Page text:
H.R. 950, the Job Creation and Infrastructure Restoration Act of 1997 was introduced in the 105th Congress on March 5, 1997 by Congressman Matthew Martinez of California. It had 33 original co-sponsors, . The primary purpose of this emergency federal jobs legislation was to provide much needed jobs at union wages to crisis ridden cities by putting the unemployed to work rebuilding our nation's infrastructure (schools, housing, hospitals, libraries, public transportation, highways, parks, environmental improvements, etc. $250 billion is authorized for emergency public works jobs over a five year period.
Congressman Martinez had previously introduced this bill in the last Congress (as HR 1591) at the the request of over 50 prominent Labor leaders who formed the Los Angeles Labor Coalition for Public Works Jobs, which is why it is often referred to as the "Martinez Public Works Jobs Bill."
- This is the most significant jobs legislation introduced in Congress since Franklin Delano Roosevelt's New Deal established the Works Progress Administration (WPA). This bill is the WPA-type program for today. It has strong provisions which will put hundreds of thousands of unemployed building trades workers to work as well as provide jobs for victims of plant closures, welfare recipients who are parents, youth, and the long term unemployed. The public works projects which will be established under this bill will be built in communities with the highest levels of unemployment and with the greatest needs.
- The goal of the New York Coalition for Public Works Jobs is to build the movement to pass the Martinez Jobs bill as part of the National Labor Coalition for Public Works Jobs. You can help by asking your union, community organization, or local government body to to join those who have already passed resolutions to endorse the bill. Such a resolution has been introduced in the New York City Council. Calling on additional Congressional Representatives to co-sponsor the bill is very important. We will be organizing petition campaigns, visits to elected officials, and demonstrations and other actions for a public works jobs program.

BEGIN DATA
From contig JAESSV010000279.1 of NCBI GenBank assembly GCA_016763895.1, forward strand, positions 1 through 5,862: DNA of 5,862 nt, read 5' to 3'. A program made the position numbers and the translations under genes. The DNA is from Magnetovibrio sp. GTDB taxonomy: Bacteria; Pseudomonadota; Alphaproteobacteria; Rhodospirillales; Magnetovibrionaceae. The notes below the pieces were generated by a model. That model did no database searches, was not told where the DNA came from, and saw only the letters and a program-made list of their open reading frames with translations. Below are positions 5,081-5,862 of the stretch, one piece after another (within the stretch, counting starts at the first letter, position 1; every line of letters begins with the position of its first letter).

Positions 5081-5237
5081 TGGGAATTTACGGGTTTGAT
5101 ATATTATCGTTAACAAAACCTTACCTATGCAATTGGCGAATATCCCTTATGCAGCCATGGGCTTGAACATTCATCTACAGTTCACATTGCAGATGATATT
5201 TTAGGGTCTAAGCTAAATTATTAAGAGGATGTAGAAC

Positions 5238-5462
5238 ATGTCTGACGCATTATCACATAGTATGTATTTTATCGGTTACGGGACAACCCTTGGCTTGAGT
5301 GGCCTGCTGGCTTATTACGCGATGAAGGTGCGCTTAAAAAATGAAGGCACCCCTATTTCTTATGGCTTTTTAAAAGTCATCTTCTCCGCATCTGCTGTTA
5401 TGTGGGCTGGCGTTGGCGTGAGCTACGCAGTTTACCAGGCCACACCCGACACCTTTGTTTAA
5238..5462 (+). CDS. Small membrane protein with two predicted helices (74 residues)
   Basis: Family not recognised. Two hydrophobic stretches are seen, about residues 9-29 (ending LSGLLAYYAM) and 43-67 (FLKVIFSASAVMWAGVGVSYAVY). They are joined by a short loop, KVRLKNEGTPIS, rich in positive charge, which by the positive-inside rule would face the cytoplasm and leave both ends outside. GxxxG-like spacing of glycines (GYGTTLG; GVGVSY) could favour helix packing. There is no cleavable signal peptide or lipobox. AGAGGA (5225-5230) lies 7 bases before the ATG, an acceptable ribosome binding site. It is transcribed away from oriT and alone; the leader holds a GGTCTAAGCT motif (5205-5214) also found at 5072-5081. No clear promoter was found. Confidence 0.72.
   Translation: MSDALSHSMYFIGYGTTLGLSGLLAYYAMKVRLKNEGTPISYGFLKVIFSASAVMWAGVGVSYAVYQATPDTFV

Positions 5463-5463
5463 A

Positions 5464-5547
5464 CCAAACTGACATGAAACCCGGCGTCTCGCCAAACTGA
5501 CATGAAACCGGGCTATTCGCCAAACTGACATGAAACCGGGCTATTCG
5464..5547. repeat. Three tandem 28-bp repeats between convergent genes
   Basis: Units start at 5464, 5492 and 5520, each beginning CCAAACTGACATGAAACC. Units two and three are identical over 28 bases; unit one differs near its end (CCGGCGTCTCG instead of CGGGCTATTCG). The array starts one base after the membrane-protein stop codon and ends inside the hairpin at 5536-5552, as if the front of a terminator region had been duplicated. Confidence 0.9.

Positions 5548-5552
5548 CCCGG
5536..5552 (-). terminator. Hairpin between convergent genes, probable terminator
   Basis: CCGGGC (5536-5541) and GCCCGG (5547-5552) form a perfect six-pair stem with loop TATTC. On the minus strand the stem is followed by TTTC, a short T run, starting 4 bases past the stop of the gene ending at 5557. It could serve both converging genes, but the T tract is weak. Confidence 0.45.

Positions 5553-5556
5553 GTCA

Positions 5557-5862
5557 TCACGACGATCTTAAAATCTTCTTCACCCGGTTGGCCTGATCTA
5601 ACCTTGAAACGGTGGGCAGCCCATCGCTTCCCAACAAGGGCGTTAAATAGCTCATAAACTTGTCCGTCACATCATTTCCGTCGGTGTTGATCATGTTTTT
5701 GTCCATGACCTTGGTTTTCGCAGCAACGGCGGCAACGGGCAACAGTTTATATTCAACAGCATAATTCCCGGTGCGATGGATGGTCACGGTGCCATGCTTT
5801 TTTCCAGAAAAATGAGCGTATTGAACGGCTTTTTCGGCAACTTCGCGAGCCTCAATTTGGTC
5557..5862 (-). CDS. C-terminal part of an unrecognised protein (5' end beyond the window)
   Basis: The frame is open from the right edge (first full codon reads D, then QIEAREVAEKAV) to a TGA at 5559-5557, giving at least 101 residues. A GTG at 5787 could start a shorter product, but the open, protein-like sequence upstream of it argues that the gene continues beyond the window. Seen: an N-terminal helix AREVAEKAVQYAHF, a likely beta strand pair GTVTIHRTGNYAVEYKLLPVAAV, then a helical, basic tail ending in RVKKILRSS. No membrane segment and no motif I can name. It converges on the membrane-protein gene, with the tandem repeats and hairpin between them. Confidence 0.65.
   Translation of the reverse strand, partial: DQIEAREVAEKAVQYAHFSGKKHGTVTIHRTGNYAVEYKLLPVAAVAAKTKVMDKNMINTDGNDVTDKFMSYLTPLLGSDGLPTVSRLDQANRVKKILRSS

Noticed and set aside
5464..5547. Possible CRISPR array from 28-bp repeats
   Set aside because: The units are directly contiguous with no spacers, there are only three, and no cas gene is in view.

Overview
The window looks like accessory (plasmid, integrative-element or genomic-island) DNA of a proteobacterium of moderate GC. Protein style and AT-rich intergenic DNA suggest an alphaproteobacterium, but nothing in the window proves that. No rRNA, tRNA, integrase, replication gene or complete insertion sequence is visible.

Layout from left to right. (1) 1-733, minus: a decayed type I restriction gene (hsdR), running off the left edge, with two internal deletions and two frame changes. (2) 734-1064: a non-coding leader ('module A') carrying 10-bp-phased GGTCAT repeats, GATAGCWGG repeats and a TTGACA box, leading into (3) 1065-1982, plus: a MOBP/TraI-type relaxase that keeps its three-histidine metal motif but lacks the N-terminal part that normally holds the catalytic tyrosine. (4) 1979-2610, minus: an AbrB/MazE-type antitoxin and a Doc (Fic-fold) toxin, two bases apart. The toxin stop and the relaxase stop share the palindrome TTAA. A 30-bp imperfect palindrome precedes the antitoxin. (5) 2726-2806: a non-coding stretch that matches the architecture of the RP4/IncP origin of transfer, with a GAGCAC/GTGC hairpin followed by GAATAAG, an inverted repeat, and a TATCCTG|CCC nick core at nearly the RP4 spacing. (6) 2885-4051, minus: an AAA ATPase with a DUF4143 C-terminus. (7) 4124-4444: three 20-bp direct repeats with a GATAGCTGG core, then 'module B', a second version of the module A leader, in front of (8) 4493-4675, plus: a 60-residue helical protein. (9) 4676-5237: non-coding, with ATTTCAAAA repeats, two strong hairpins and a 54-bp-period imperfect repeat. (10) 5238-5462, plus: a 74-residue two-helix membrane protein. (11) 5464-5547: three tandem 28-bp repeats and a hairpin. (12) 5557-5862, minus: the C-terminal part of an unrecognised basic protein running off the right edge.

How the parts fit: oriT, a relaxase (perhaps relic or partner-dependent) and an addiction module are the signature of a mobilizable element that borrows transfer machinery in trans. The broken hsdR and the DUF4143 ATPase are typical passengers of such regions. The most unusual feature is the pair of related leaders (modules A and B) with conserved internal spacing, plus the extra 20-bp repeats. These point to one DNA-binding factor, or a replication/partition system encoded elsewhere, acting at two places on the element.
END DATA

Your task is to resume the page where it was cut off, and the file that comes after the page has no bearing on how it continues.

Los Angeles , National Labor Coalition For Public Works Jobs
- Eddie Davis
- Bill Davis
In 2001 the Structure and Organization Convention Committee for the 27th National Convention of the Communist Party USAincluded Marc Brodine (WA), Bill Davis (NY), Rosita Johnson (E. PA), Steve Noffke (MI), Brian Steinberg CT), Shelby Richardson (Ill) and Mark Almberg (ILL).
Endorsed Communist Party Call
On March 30 2002 the Communist Party USA paper People’s Weekly World called for a national holiday in honor of late Farm Workers Union leader Cesar Chavez. The article was followed by a long list of endorsersincluding Bill Davis, Almost all endorsers were confirmed members of the Communist Party USA.
- ↑ http://yevgeniyfiks.com/artwork/956573_Portrait_of_Bill_Davies_Communist_Party.html
- ↑ People's Weekly World May 6 1995 p 2
- ↑ People's Weekly World Sep 2 1995 p 14
- ↑ Political Affairs, August 1996, page 5
- ↑  The Job Creation and Infrastructure Restoration Act of 1997 (H.R. 950)From the New York State Communist Party 16 March 1997, email list, accessed June 14, 2010
- ↑ http://www.cpusa.org/article/view/89/
- ↑ http://www.pww.org/index.php/article/articleview/882/